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Four years after taking over the sprawling Kirkwood Community College system in 2018 as its fifth president --- and its first female top leader — Lori Sundberg, 64, announced plans Monday to retire next fall.
The Cedar Rapids-based Kirkwood board of trustees will launch a nationwide search for her successor “in the coming months,” according to an announcement of Sundberg’s departure. The goal, Sundberg told The Gazette, is to name a new president by summer.
Sundberg plans to stay on through Kirkwood’s next Higher Learning Commission accreditation visit in October 2023, giving her time to help onboard a new president and avoid an interim leaders.
Kirkwood most recently received reaffirmation of its accreditation in January 2020 and has comprehensive reviews scheduled both next year and in the 2029-2030 term.
“That’s a milestone for an institution,” she said of her retirement timing. “So that was one factor.”
Kirkwood’s total fall 2021 enrollment of 12,607 was up 300-plus students over fall 2020, when its student count dropped 13 percent amid COVID-19. But the 2021 enrollment remains 32 percent below a peak enrollment of 18,456 in fall 2010, when the recession drove a number of students back to class to learn new skills.
The Kirkwood board in 2017 chose Sundberg from among 60-plus applicants to replace former Kirkwood President Mick Starcevich — who served 14 years and was earning $311,750 when he left, along with separation pay he began accumulating at year five.
Sundberg’s most recent contract was paying her $340,501, also providing separation pay at year five — meaning she’ll receive an additional $170,250 when she leaves.
After signing an initial three-year contract to start as Kirkwood president in August 2018, Sundberg’s contract was renewed and extended by one year in 2019, 2020 and 2021, according to Kirkwood spokesman Justin Hoehn.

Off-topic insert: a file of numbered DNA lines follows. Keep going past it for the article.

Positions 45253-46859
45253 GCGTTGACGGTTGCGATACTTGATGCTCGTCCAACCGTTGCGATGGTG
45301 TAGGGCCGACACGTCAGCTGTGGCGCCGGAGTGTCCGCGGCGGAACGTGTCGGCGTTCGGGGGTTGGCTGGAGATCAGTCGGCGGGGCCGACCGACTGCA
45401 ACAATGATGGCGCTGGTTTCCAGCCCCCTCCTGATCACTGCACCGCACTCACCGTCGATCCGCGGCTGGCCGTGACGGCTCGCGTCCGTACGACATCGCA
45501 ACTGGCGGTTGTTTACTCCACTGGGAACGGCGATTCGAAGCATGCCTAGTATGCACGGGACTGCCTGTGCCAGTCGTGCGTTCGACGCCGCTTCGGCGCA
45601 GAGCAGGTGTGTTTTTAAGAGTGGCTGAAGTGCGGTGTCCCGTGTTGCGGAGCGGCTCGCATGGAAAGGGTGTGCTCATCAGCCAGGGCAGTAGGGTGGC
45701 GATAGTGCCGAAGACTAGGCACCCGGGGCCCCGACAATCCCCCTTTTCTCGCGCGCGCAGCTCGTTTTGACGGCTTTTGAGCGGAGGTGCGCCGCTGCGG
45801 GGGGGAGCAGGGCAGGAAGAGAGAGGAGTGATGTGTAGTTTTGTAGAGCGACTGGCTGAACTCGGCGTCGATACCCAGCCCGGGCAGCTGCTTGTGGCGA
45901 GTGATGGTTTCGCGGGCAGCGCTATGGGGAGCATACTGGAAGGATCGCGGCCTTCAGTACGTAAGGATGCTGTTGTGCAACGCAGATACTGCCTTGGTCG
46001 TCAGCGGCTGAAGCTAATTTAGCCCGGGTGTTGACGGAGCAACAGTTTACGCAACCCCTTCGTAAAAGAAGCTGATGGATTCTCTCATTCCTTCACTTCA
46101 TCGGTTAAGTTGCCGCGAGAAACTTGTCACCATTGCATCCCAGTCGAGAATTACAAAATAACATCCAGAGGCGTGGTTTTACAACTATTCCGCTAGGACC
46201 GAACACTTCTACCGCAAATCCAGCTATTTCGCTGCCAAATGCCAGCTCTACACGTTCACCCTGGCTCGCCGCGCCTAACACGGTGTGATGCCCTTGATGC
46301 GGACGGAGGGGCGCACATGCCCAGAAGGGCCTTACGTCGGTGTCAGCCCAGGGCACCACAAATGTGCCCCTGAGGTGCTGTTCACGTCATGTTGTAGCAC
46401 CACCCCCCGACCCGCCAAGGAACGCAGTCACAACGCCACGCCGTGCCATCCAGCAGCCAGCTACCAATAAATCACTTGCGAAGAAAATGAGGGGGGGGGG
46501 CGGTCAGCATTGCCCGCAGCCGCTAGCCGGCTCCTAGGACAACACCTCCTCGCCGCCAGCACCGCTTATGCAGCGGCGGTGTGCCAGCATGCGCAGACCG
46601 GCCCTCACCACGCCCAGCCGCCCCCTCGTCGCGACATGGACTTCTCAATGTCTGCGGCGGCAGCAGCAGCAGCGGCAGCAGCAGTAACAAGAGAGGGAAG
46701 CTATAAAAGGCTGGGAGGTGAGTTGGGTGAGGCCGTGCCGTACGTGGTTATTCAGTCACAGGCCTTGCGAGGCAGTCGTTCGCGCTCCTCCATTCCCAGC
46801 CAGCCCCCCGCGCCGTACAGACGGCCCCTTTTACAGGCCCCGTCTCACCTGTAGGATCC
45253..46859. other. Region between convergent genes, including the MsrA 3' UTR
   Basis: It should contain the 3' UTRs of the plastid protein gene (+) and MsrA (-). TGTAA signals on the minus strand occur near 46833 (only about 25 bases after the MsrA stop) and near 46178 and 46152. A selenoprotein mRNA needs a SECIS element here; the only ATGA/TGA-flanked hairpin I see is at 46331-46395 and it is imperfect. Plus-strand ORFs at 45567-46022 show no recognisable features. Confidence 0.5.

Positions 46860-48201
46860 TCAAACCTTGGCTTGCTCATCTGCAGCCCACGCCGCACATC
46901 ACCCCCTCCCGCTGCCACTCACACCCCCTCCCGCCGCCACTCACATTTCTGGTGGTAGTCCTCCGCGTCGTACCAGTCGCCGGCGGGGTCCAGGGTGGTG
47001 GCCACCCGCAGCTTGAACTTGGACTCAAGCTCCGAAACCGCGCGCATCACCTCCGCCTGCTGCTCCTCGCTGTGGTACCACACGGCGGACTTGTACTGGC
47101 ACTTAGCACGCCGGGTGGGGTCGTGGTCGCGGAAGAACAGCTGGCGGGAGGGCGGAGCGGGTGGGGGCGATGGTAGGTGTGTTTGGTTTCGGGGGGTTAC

Sundberg in June asked that her contract not be extended in 2022 — given that Kirkwood is closing out a five-year strategic plan, just put in place a five-year emergency management program, launched academic achievement initiatives it was pursuing and brought online several upgraded facilities.
“In terms of the institution, it felt like it was a good place,” Sundberg said. “And I felt that, personally, I either needed to recommit to another three to five years to take the institution to the next set of goals. Or it would be a good time to transition. I will be 65 next year, so I felt that it was just a good time.”
Her current contract — set to expire in June 2024 — includes a clause allowing her to leave early “with a one-year notice.”
“She has given that one year notice and will be leaving eight months before the official end of the contract,” Hoehn said.
And although she’s leaving early and just five years after starting, Sundberg and Kirkwood — like every other college and university across the region — has been through a lot during that period.
“Some of my fellow presidents, we joke and say that being a president during the pandemic should kind of be measured in dog years,” she said.